You make your way up the steep incline of a mountainside. There are broken and uneven steps and the trail is exposed. You look back to your hiking partner that is following behind you, and then the vertigo takes over your body. You lean forward to and take a drink from your water bottle and think to yourself:
What the heck am I doing here?
The trails listed here are wrought with peril; some with very visible hazards, and some with hidden dangers. These are the hikes that turn into heart-pounding tales, dicey recollections, and shouts from friends of “No Way, You did THAT?!”. These are scariest hiking trails that are not for the faint at heart.
Winchester Mountain, North Cascades National Park, Washington
The hike to the fire-lookout at the summit of Winchester Mountain appears to be an easy hike, save for one very sketchy 30-yard portion. As hikers ascend the moderate-grade trail, they are suddenly confronted with a blasted out section, and a 100-foot drop off to one side. The section is narrow, sharp, and uneven, requiring careful footwork and balanced movement while traversing the perch. In the winter, lingering snow makes the trail especially perilous, requiring the use of an ice axe on steep snowfields. The reward is a night at the lookout tower on the summit and the spectacular vista of the North Cascades.
The Narrows, Zion National Park, Utah
The Narrows is one of the most famous and unusual trails in the United States. The entire length brings hikers into the depths of the cross-state canyon. While the canyon is deep and wide, it is also a giant drainage system that is prone to sudden flash flooding. When preparing to hike the Narrows, be aware of weather not only above the canyon, but also from several miles away, since the precipitation rapidly fills the gully. Hikers have been suddenly washed away in swiftly rising waters, with little hope of escape. The best time to traverse the Narrows is in late spring and mid-summer after the snowmelt, however summer is prone to sudden afternoon storms.
Mist Trail, Yosemite National Park, California
Traversing two of Yosemite’s iconic waterfalls, the Mist Trail is one of the parks most popular, strenuous, and perilous hikes, making up over half of Yosemite’s rescues every year. The trail is at its most spectacular after the snowmelt, as Vernal and Nevada Falls roar at full power. While the trails are well-marked and protected by a barrier, the mist from the waterfalls wets the path, making it treacherously slippery. Over-confident hikers frequently step over the barriers for a better photograph of the falls, either falling into the gorge or slipping into the pavement. Enjoy the trail responsibly by wearing hiking boots with good traction and carrying trekking poles for extra stability.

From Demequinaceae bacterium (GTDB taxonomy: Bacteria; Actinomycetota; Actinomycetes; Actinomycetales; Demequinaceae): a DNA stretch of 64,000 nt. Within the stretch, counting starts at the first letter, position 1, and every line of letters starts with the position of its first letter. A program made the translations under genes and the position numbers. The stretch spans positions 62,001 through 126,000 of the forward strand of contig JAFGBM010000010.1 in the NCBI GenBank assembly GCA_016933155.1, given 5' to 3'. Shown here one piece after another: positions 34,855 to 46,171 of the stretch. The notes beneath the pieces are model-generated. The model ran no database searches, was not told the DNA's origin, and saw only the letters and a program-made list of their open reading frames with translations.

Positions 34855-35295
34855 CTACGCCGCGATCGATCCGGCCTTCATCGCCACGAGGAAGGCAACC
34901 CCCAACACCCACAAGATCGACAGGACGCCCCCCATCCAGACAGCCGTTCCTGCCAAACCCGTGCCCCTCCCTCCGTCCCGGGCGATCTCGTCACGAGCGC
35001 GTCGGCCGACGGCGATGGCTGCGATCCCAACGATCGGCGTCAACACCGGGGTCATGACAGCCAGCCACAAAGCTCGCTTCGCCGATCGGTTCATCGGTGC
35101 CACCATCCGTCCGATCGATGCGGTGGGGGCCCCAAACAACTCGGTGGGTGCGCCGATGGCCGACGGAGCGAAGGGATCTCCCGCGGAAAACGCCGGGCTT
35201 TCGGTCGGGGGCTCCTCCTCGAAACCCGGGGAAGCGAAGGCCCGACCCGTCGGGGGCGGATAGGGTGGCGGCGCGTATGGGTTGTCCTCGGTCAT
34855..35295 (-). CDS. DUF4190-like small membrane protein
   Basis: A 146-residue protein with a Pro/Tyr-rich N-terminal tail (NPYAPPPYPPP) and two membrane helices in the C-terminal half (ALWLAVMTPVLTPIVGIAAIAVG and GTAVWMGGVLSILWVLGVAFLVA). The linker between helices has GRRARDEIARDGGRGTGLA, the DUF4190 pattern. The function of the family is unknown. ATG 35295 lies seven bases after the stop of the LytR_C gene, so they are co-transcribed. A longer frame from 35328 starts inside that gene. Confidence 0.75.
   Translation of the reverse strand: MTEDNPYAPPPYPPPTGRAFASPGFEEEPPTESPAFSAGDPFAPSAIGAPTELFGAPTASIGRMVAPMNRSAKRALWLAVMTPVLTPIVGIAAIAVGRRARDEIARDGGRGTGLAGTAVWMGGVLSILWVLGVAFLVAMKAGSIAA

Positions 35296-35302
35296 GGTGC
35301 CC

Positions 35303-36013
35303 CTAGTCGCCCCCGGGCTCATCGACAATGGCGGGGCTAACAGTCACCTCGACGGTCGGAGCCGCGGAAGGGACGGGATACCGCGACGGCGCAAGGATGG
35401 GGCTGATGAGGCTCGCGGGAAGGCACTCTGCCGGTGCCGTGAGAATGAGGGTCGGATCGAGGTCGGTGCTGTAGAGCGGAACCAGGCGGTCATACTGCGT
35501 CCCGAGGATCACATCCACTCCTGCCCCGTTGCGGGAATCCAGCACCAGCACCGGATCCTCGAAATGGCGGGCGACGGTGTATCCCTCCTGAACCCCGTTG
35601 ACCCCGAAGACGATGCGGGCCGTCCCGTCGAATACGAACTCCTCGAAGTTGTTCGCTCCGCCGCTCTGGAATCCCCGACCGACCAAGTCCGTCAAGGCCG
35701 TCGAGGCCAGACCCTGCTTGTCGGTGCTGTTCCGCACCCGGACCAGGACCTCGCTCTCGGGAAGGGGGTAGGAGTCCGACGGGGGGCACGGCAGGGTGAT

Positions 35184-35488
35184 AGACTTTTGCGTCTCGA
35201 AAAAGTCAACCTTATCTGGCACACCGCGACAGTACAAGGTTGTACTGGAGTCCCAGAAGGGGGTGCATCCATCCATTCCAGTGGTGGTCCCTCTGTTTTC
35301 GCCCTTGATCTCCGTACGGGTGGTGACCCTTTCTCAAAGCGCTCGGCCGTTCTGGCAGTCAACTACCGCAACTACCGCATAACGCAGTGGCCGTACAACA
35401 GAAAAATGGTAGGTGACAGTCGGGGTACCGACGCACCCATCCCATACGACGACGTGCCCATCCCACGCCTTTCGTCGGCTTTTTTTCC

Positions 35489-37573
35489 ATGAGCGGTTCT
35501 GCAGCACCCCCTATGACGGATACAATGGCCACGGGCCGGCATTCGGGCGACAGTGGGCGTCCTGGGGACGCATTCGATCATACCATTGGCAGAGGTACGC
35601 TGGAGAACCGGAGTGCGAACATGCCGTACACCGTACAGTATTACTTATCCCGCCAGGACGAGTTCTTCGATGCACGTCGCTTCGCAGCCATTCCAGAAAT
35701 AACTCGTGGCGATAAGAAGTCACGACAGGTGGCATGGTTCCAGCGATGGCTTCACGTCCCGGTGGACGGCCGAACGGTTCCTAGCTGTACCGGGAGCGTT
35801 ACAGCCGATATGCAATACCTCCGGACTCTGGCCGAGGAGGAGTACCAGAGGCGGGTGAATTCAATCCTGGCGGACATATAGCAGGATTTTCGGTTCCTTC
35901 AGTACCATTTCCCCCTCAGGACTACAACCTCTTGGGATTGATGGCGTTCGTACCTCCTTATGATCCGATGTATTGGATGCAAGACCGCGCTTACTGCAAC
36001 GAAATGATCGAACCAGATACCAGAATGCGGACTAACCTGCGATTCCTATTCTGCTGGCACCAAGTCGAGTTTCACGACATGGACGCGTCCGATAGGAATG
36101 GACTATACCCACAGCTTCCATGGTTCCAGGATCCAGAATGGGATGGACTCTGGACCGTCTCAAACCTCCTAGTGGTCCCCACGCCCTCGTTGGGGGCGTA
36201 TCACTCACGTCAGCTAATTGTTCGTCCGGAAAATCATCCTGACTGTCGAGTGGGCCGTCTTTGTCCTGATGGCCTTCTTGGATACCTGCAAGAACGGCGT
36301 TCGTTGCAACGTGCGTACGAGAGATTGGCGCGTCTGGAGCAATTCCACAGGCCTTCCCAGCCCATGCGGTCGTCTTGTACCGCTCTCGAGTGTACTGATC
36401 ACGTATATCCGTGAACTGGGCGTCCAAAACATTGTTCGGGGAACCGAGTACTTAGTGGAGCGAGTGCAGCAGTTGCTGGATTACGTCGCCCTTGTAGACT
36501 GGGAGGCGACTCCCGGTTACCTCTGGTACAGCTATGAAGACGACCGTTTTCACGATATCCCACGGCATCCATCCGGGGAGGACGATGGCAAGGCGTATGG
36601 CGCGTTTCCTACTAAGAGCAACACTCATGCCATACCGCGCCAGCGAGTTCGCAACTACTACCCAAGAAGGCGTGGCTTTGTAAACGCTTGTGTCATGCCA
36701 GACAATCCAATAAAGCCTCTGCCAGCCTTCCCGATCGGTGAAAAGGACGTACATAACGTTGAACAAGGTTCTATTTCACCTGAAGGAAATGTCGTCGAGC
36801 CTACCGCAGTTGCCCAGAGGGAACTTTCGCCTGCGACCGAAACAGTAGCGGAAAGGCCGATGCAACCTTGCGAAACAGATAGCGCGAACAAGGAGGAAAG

Angels Landing, Zion National Park, Utah
A spiral, twisting path meanders through Zion canyon. The trail is bordered only by a few chains for protection and the dizzying exposure of the rock fins that lead to Angels Landing. With sheer cliffs that drop off on both sides, the trail has seen its share of falls, rescues, and stranded hikers who aren’t prepared for the scary trek leading to breathtaking panoramas. While the path is well trodden, it’s unstable, rocky, and dangerously slippery after storms. Despite the danger, it’s one of Utah’s best trails and most spectacular vistas.
Mt. Washington, New Hampshire
Converging pressure systems over the Presidential Range douses Mt. Washington in arctic blasts. The trail to the summit of the Northeast’s highest peak is made perilous with avalanches, rock fall, poor physical conditions, and suddenly changing weather patterns. There are multiple trails to the summit, all requiring proper navigation with a map and compass. Hikers should be prepared to start early, traverse technical sections with uncertain route finding, and have a plan for when the weather turns sour. While the trail is milder in the summer, windblasts at the summit are intense and afternoon storms form over exposed fields.
Longs Peak, Keyhole Route, Rocky Mountain National Park, Colorado
The Keyhole Route on Longs Peak is a serious climb on one of the toughest 14ers in Colorado. Sheer rock walls, snow, steep faces, and unpredictable weather, makes that the Keyhole Route one of the most dangerous trails in the world. Climbing Longs Peak takes experience and skill in snow travel, technical climbing up to 5.5, using an ice axe and trekking poles, and the ability to scramble steep boulder fields at high altitude. While Longs Peak is Colorado’s 15th highest peak, climbers undoubtedly celebrate it and summiting Longs Peak is a major achievement.